|Phyton-International Journal of Experimental Botany|
Molecular Interaction Study to Explore the Nigella sativa Bioactive Components as an Inhibitor of Peptide Deformylase to Inhibit the Xanthomonas oryzae pv. oryzae via Applying Computational Approach
Department of Biology, College of Sciences and Humanities, Prince Sattam bin Abdulaziz University, Al-Kharj, 11942, Saudi Arabia
*Corresponding Author: Pravej Alam. Email: firstname.lastname@example.org
Received: 09 January 2022; Accepted: 21 February 2022
Abstract: Bacterial leaf blight (BLB) caused by Xanthomonas oryzae pv. oryzae (Xoo) is one of the most damaging diseases to rice across the world. Various chemicals have been employed so far for the management of bacterial leaf blight. On the other hand, these compounds are damaging to the ecosystem and have an impact on non-target species such as humans and animals. As a result, there is a need to create a new natural inhibitor for BLB management. Deformylase (PDF) enzyme is present in all eubacteria and its necessity in bacterial protein synthesis reveals it as an attractive target for drug development. In this study, the active components of Nigella sativa have been selected based on their previously reported antimicrobial activity and screened on the active site of bacterial PDF by the in silico art of techniques. Among these compounds, dithymoquinone and p-cymene strongly bind with the PDF enzyme with binding energy values of 7.77 kcal/mol and 7.26 kcal/mol, respectively, which is comparatively higher than the control compound (−6.73 kcal/mol). Hence, the “dithymoquinone-PDF” and “p-cymene-PDF” complexes were selected for further study, and their stability was assessed by molecular dynamic (MD) simulation. In MD simulation, both selected compounds exhibited steady-state interaction with PDF for 20 ns. It has been hypothesized that p-cymene and dithymoquinone inhibit peptide deformylase and could be used as antibacterials or pesticides against Xoo against the BLB disease.
Keywords: Nigella sativa; peptide deformylase; molecular dynamic; dithymoquinone
|Xoo||Xanthomonas oryzae pv. oryzae|
|BLB||bacterial leaf blight|
|RMSD||root mean square deviation|
|Rg||radius of gyration|
|SASA||solvent accessible surface area|
|RMSF||root mean square fluctuation|
With the population increase, catering of food needs and satisfying hunger are fast emerging as the biggest challenge worldwide, especially in the backdrop of the scarcity of cultivable and fertile lands. Compounding the problem further is the loss of huge amounts of crops due to diseases caused by various microorganisms. Rice bacterial leaf blight (BLB) is caused by Xanthomonas oryzae pv. oryzae (Xoo). It is characterized by the presence of a white yellow rust in the crop along the veins, leaf margins, and leaf blades, which can also spread to the sheath and cause a decline in total dry weight, and is responsible for a 50% annual crop yield loss .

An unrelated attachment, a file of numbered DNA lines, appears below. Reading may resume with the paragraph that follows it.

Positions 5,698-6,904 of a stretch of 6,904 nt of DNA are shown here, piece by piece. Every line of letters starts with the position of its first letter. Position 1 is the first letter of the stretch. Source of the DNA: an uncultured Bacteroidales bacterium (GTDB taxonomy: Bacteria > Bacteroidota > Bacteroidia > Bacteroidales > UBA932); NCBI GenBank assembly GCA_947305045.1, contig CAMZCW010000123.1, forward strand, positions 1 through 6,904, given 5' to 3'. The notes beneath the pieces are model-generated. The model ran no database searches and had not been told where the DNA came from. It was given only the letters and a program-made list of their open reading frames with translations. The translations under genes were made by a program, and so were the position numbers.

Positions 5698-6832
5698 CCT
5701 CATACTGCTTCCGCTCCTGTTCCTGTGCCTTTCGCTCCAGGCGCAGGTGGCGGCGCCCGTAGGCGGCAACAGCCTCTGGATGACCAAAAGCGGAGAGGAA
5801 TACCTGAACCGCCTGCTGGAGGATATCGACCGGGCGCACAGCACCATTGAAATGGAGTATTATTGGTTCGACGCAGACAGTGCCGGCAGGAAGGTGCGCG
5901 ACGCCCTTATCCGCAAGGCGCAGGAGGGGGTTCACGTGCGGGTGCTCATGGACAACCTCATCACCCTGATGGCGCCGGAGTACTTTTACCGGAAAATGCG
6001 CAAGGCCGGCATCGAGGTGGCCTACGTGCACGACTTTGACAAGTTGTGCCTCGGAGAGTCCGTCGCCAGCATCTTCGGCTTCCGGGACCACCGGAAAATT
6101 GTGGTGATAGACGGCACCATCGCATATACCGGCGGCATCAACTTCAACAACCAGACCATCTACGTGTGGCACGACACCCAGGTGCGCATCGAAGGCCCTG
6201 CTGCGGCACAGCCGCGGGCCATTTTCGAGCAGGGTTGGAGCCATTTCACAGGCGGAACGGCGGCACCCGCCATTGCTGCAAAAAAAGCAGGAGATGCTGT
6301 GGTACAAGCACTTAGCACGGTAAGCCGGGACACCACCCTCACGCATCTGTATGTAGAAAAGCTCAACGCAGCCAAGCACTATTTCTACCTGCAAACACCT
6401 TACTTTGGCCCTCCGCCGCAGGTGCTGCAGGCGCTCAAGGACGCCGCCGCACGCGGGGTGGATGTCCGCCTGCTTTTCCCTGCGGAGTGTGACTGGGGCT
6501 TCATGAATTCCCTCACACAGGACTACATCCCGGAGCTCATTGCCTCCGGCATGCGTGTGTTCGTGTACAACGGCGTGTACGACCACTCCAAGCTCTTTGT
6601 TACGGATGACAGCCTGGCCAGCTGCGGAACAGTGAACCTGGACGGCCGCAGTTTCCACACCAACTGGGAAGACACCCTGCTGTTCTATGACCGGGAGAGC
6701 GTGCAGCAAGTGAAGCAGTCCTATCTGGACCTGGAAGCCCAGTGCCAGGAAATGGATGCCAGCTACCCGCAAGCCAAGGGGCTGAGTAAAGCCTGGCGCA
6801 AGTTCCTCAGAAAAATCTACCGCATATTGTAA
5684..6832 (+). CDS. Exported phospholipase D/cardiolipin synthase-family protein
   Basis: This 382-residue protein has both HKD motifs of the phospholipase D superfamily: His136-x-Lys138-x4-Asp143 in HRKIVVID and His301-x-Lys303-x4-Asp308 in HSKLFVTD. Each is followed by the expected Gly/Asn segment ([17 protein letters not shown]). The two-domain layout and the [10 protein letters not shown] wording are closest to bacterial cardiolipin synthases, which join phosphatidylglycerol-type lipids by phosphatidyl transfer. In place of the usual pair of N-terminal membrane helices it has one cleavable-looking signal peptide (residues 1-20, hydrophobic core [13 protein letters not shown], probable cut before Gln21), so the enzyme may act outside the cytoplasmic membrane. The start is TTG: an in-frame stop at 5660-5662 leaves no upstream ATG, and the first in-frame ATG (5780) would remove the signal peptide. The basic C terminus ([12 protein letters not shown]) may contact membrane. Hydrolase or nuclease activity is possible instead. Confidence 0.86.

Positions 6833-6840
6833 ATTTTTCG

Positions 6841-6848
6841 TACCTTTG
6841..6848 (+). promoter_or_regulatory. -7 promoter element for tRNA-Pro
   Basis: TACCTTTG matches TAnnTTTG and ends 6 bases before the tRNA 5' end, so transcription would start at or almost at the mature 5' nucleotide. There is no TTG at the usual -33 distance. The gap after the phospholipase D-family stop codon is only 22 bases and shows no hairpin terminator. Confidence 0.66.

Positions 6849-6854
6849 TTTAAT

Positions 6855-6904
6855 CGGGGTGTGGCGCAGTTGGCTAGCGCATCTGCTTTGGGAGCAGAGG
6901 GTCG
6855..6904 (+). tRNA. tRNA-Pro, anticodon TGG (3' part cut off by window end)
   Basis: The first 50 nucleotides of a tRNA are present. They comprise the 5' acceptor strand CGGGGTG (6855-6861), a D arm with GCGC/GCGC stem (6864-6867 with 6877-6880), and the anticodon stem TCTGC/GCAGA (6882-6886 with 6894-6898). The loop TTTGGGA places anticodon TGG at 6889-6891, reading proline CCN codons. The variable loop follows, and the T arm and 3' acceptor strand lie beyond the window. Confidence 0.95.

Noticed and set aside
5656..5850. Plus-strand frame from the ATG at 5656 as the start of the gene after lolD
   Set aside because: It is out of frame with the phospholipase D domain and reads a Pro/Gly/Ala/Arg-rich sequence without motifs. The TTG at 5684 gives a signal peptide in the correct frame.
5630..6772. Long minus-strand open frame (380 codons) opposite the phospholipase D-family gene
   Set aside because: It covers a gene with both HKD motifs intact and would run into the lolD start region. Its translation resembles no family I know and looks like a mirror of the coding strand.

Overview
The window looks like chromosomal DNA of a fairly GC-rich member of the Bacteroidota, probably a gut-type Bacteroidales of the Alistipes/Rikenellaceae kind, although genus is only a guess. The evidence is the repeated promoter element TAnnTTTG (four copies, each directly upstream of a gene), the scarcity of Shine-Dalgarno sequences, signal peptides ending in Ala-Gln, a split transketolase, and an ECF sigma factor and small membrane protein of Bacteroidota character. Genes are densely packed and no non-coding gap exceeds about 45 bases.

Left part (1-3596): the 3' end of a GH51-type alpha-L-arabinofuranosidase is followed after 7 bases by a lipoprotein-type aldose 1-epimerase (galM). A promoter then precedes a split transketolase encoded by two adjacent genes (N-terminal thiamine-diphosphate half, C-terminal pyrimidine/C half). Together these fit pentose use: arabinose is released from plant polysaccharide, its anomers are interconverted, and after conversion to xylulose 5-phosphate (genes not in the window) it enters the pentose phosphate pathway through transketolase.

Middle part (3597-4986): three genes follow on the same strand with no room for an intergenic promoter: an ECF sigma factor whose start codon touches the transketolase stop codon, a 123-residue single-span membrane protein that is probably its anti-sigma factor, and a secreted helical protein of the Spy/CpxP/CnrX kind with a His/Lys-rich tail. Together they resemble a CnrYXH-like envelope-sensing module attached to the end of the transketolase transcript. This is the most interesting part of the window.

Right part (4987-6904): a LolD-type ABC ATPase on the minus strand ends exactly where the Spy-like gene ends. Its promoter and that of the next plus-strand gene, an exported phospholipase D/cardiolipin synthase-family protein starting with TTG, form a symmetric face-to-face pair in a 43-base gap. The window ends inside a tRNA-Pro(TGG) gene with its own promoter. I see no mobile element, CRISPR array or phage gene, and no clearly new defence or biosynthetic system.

For bacteria to survive, the removal of the N-formyl moiety from the N-terminal methionine results in the formation of a mature protein. This step is catalyzed by the peptide deformylase (PDF) enzyme encoded by the def gene and is present in all bacterial pathogens . PDF blockade inhibits protein synthesis (similar to the mechanism of action of antimicrobial agents like tetracyclines) .
Studies have documented that blocking PDF enzymes hinders bacterial survival and growth [4–6]. Therefore, the BLB disease of rice can be controlled by inhibiting the PDF. Various chemicals like 30% chlorine-containing bleaching powder have been employed for the management of BLB . However, long-term use of these chemicals has deleterious and adverse effects not only on the environment but also on humans and animals, thereby warranting their cautious use . Thus, keeping in view environmental safety and avoiding harm to humans and animals, the current need is to develop and research new and preferentially natural inhibitors in the management of BLB.
The primary active ingredients of Nigella sativa include carvacrol, thymoquinone, thymol, limonene, p-cymene, carvone, trans-anethole, thujene, pinene, thymohydroquinone, longifoline, dithymoquinone, and pinene [9,10]. N. sativa and its components have been thoroughly investigated for their pharmacological potential, including antibacterial ability against a variety of bacterial infections [11–14]. However, the potential of these compounds to inhibit the PDF enzyme has yet to be investigated. In the present study, we screened the N. Sativa active components for their potential interaction against the PDF enzyme by the molecular docking and molecular dynamic simulations. This study may help in the possible design of pharmacological compounds against the PDF to overcome the BLB of crops and also contribute in the novel antibacterial/pesticides development.